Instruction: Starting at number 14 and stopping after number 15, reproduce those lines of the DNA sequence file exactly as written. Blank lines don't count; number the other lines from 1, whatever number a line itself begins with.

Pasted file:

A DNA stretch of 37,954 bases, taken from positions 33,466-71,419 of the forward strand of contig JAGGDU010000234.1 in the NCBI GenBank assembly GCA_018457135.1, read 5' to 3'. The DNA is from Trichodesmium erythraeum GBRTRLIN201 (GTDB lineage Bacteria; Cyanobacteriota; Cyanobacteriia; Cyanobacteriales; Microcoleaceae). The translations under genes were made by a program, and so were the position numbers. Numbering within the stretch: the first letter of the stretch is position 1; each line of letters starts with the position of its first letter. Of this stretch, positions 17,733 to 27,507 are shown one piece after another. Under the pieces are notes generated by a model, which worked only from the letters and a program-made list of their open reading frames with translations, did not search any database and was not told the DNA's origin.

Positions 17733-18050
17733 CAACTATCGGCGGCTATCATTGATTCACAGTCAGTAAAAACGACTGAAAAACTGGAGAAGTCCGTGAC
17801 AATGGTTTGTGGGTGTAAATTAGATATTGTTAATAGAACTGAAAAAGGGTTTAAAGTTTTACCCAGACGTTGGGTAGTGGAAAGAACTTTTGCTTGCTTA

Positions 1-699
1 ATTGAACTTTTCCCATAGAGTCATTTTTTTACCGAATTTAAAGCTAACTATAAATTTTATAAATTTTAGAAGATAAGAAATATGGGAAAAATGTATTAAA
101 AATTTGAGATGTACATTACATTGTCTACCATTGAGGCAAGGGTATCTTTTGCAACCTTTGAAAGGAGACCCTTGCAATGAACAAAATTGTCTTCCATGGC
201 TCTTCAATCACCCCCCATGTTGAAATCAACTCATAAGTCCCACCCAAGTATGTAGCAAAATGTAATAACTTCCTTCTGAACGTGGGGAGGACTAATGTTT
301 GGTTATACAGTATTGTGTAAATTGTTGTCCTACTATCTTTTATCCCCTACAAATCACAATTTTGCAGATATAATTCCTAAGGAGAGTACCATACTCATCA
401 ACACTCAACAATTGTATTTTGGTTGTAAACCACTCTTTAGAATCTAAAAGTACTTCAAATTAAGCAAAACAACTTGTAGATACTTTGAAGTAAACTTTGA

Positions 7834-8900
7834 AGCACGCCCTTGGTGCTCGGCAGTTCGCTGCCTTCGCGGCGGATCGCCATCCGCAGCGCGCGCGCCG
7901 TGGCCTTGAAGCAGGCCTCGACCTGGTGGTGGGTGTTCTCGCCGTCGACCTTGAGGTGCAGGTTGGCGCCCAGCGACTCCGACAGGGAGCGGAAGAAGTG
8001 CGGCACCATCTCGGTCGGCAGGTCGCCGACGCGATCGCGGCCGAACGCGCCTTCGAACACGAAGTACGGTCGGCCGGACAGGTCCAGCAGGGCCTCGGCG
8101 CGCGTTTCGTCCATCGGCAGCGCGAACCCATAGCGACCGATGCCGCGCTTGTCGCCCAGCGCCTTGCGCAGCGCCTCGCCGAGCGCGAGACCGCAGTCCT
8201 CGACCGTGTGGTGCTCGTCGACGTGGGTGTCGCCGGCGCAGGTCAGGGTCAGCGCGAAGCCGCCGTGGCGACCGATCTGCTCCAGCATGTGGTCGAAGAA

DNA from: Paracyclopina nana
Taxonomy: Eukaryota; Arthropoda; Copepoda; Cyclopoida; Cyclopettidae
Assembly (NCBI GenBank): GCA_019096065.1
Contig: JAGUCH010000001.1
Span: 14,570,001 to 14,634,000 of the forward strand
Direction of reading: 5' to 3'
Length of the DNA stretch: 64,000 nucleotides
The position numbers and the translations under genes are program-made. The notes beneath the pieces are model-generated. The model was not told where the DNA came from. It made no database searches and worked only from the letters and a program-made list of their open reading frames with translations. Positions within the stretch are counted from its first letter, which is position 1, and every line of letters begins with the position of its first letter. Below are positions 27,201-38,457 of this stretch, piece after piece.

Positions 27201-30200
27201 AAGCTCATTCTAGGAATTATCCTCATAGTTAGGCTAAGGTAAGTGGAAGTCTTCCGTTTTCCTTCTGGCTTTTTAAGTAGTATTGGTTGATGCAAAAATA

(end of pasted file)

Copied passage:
8001 CGGCACCATCTCGGTCGGCAGGTCGCCGACGCGATCGCGGCCGAACGCGCCTTCGAACACGAAGTACGGTCGGCCGGACAGGTCCAGCAGGGCCTCGGCG
8101 CGCGTTTCGTCCATCGGCAGCGCGAACCCATAGCGACCGATGCCGCGCTTGTCGCCCAGCGCCTTGCGCAGCGCCTCGCCGAGCGCGAGACCGCAGTCCT